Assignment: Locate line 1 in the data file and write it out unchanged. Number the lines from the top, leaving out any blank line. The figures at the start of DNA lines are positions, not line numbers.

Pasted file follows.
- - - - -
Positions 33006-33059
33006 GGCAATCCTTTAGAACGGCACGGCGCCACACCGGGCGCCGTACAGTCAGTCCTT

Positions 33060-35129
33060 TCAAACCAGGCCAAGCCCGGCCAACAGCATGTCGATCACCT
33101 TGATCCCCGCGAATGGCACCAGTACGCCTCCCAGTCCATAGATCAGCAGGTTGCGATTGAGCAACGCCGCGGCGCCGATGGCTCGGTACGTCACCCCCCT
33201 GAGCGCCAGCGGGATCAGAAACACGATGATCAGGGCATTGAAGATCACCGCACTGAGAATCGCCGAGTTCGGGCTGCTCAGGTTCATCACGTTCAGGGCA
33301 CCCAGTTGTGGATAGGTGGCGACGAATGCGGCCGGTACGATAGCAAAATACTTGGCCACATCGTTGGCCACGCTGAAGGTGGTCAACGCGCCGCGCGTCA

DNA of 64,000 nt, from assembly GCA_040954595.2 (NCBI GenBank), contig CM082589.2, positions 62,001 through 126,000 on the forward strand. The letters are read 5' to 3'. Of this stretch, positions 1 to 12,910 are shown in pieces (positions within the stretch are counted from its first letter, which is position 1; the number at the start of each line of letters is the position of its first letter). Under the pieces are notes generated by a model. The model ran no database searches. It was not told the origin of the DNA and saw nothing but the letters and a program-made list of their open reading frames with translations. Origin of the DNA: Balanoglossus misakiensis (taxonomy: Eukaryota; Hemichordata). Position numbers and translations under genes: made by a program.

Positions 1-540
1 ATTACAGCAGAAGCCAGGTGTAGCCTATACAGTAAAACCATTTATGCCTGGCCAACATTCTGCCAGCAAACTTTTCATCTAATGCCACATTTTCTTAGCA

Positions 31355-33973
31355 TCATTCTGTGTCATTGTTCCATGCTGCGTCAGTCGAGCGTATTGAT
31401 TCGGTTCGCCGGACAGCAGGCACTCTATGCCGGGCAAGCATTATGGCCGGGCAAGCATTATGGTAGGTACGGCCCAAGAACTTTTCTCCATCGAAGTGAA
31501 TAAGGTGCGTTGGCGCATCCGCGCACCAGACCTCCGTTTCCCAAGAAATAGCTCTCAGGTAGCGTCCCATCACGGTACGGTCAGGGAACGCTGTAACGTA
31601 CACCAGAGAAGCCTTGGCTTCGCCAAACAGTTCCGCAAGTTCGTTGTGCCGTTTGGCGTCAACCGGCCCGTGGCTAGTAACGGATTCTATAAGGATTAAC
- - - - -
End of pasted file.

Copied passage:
Positions 33006-33059